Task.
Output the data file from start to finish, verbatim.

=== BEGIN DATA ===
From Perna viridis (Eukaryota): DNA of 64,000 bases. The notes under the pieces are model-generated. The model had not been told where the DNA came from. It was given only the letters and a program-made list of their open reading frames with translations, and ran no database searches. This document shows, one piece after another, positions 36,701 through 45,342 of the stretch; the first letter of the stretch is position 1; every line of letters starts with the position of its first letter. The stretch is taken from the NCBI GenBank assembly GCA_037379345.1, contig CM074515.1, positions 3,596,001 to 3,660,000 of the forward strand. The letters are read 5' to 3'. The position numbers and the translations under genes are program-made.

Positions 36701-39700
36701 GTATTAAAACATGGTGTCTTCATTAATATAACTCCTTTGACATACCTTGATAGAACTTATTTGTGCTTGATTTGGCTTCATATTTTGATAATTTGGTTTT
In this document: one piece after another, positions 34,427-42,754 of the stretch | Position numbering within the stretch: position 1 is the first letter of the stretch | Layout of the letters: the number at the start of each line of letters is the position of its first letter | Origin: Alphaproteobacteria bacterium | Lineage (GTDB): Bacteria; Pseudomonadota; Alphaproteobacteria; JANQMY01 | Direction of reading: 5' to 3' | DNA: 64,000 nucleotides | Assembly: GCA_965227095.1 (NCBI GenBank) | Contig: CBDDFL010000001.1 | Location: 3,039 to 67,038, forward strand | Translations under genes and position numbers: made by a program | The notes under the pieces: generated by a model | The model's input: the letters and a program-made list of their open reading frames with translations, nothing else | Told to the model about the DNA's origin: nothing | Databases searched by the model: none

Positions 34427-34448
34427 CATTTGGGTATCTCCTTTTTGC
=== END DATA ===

From Perna viridis (Eukaryota): DNA of 64,000 bases. The notes under the pieces are model-generated. The model had not been told where the DNA came from. It was given only the letters and a program-made list of their open reading frames with translations, and ran no database searches. This document shows, one piece after another, positions 36,701 through 45,342 of the stretch; the first letter of the stretch is position 1; every line of letters starts with the position of its first letter. The stretch is taken from the NCBI GenBank assembly GCA_037379345.1, contig CM074515.1, positions 3,596,001 to 3,660,000 of the forward strand. The letters are read 5' to 3'. The position numbers and the translations under genes are program-made.

Positions 36701-39700
36701 GTATTAAAACATGGTGTCTTCATTAATATAACTCCTTTGACATACCTTGATAGAACTTATTTGTGCTTGATTTGGCTTCATATTTTGATAATTTGGTTTT
In this document: one piece after another, positions 34,427-42,754 of the stretch | Position numbering within the stretch: position 1 is the first letter of the stretch | Layout of the letters: the number at the start of each line of letters is the position of its first letter | Origin: Alphaproteobacteria bacterium | Lineage (GTDB): Bacteria; Pseudomonadota; Alphaproteobacteria; JANQMY01 | Direction of reading: 5' to 3' | DNA: 64,000 nucleotides | Assembly: GCA_965227095.1 (NCBI GenBank) | Contig: CBDDFL010000001.1 | Location: 3,039 to 67,038, forward strand | Translations under genes and position numbers: made by a program | The notes under the pieces: generated by a model | The model's input: the letters and a program-made list of their open reading frames with translations, nothing else | Told to the model about the DNA's origin: nothing | Databases searched by the model: none

Positions 34427-34448
34427 CATTTGGGTATCTCCTTTTTGC